All that glitters is not gold
~ Shakespeare

An article called Broken Gold was recently published in the Buddhist magazine Tricycle. In it various students of the dharma reflect upon their disillusionment with their teachers and/or sanghas.

The individual contributors are very insightful about their experiences and the article as a whole is a thoughtful contribution to the subject. It details how three people who have been betrayed by their teacher or sangha face their personal “struggle with the story”. This is Buddhist-speak for the persuasive narrative that seduces us into self-pity or adversarial thinking, as in its- me-against-the-world. The moral of the story seems to be one about personal accountability. As the editor writes in her eloquent introduction:

… at a certain point what matters most is not so much what shattered one’s trust and scattered one’s sangha, but the question: What heals?

And in a way, this is true: what matters is not who-did-what-to-whom and why, but how to get on with one's life in a wholesome and healthy manner.

It is a pity, however, that the article emphasizes the student's responsibility for his reactions while saying nothing about the teacher's, and speaks exclusively to individual healing while ignoring the importance of the community.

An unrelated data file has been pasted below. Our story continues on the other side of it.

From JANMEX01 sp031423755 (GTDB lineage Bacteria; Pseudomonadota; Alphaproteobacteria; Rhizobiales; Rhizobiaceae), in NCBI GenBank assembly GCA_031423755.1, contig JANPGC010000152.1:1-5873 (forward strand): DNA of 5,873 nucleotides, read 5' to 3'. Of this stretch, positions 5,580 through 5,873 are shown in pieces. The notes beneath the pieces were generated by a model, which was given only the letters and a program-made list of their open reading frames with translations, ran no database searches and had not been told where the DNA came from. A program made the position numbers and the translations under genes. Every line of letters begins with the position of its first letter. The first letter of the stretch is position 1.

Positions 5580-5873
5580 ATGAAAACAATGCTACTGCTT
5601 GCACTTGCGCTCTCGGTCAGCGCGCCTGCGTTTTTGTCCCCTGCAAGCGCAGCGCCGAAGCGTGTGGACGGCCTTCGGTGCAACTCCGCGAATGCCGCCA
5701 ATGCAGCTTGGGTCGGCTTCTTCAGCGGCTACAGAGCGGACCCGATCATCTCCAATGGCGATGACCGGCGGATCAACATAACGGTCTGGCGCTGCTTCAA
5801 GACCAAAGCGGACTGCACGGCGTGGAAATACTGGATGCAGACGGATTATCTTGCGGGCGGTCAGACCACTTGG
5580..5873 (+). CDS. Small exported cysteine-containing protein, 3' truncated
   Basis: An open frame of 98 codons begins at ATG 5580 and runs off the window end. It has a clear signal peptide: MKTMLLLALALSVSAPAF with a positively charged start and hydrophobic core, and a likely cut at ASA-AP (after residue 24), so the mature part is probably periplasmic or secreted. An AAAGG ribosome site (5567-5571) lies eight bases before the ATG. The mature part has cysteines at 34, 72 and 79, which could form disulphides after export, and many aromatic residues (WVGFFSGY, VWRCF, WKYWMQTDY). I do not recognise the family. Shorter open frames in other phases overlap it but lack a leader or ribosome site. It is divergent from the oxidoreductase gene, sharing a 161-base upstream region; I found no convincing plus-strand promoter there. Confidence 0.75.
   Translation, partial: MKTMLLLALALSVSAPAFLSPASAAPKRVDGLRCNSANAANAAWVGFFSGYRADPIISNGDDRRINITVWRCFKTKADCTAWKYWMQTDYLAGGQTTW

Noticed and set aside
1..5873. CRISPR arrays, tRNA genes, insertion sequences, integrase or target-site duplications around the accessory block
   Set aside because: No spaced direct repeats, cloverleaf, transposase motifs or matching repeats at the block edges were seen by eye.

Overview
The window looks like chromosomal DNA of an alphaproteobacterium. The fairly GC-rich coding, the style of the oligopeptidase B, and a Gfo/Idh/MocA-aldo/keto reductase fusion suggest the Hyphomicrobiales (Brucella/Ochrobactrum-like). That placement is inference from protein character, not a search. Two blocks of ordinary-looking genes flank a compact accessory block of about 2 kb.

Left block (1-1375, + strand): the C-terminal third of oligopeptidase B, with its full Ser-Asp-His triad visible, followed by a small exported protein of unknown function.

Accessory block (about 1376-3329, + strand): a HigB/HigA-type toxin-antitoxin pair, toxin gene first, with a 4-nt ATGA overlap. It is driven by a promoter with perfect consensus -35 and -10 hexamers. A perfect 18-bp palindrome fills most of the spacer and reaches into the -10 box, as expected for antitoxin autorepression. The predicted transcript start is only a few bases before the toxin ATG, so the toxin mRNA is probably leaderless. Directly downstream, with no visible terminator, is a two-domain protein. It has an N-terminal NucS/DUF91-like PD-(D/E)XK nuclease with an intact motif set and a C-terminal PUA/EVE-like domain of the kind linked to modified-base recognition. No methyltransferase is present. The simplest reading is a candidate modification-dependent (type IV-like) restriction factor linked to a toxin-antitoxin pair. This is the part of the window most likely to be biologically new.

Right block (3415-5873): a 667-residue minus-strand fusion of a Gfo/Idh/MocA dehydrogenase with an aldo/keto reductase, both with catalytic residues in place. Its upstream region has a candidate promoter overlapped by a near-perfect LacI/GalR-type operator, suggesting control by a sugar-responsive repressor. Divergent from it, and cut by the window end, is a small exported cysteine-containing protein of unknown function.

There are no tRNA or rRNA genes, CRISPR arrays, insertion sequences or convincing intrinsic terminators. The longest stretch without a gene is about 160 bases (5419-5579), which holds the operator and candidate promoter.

There is an air of modesty that seeps through the personal accounts that, on the surface, strikes the reader as genuine, gracious and mature. But I think it masks a lingering timidity about confronting a tradition that still clings to infantile idealizations about the Buddhist sangha and its teachers, and even Buddhist teachings, as the family we draw our spiritual sustenance from. We want to heal from our betrayal but we still want to be the good girl or boy that protects and pleases our parents.

In the introduction, the editor quotes an analogy about a golden bough whose gold does not break when it is broken. It is a lovely analogy for spiritual practice; it does not make you more or less gold. But if we do not test our teacher and sangha, if we do not test the gold, the bough may well be counterfeit.


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